[Mark Safranski / “zen“]
I have an intimidating backlog of new and newish books to review here. I have an even longer queue of not so new books for my Antilibrary. I’m not sure when I will get to some of these, given my schedule, but they are nice to have on hand for research purposes.
Here’s why I picked these up:
Buzz mainly. Saw a few reviews and some chatter on Twitter. I also like evolutionary and cultural evolutionary themes, “Big History” and the like. OTOH I have also read folks bashing Harari for a poor grasp of economics, so we shall just have to see.
This is a natural follow-up to The Fellowship: The Literary Lives of the Inklings which I reviewed the other day, but in truth I’ve been looking for a copy of this book for a while in used bookstores. I didn’t buy the hardback when it was new and regretted it. This one I will start reading now.
Soldiers & Ghosts: A History of Battle in Classical Antiquity by J. E. Lendon
The ancient world is a topical area where I have been trying to build my Antilibrary for some years now and this book is a twofer being also military history. I am also, in some ways, hoping to make up for the subpar education of my youth by reading the classics and ancient histories.
Edward Luttwak is one of our more creative – some might say weird – strategic thinkers who is known for putting forth provocative positions embedded with offbeat tangents. Luttwak is also, after a fashion, not an “operator” , or so it is bruited about – and not just an armchair theorist. I liked his The Grand Strategy of the Byzantine Empire even though he gave Byzantine purists fits.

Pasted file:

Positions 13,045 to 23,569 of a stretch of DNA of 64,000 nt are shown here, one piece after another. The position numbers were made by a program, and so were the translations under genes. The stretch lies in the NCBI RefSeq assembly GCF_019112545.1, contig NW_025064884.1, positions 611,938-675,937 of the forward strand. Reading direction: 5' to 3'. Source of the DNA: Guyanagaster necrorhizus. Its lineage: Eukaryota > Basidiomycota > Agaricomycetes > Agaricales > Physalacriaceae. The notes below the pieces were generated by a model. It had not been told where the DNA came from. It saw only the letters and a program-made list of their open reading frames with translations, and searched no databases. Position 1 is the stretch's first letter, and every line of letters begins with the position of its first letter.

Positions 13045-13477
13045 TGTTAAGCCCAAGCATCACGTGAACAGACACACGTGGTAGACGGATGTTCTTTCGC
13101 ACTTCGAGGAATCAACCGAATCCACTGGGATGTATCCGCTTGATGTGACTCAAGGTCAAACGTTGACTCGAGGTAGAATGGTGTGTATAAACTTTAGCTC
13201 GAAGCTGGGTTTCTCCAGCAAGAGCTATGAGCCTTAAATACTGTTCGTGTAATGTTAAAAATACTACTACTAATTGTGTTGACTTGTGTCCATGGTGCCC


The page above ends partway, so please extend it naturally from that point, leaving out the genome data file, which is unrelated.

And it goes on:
Sowell was in the news that day for retiring as a columnist and I was in a bookstore.
I have read some of Holland’s other books, most notably Rubicon. He’s an engaging writer and popular historian with a knack for keeping the narrative moving.
While I’m sure a book like this could write itself, Dixon did it and I’m interested in his systemic conclusions, if any, off organizational incompetence.
Xenophon, the student of Socrates, historian and mercenary always struck me as interesting, which probably led me to organize the Xenophon Roundtable years ago on the Wayne Ambler edition of The Anabasis of Cyrus. I also need to pick up Leo Strauss’ On Tyranny again; so little time. So many books.
A source in almost every major bio or history of Adolf Hitler ever written other than Konrad Heiden’s Der Fuhrer and Trevor-Roper’s The Last Days of Hitler. Most likely, you have already seen the most reliable or noteworthy parts of Kubizek’s memoir reproduced elsewhere more than once in print and documentaries. This is another topical area for Antilibrary building.
You Belong to the Universe: Buckminster Fuller and the Future by Jonathan Keats
Buckeyballs. That’s why.
Assholes: A Theory by Aaron James
Partially finished with this one. It is a reasonable argument built upon recognizable observations but being a philosopher, Dr. James is a bit of a pedant and circles back frequently in the text to reiterate his line of reasoning. This may be standard philo practice but it makes the book slower going than it might have been for a popular format.
Hitler’s Private Library: The Books that Shaped his Life by Timothy Ryback
A side of Hitler that neither the German public during the Reich nor the generations of students of history after WWII have normally seen. A useful source for research.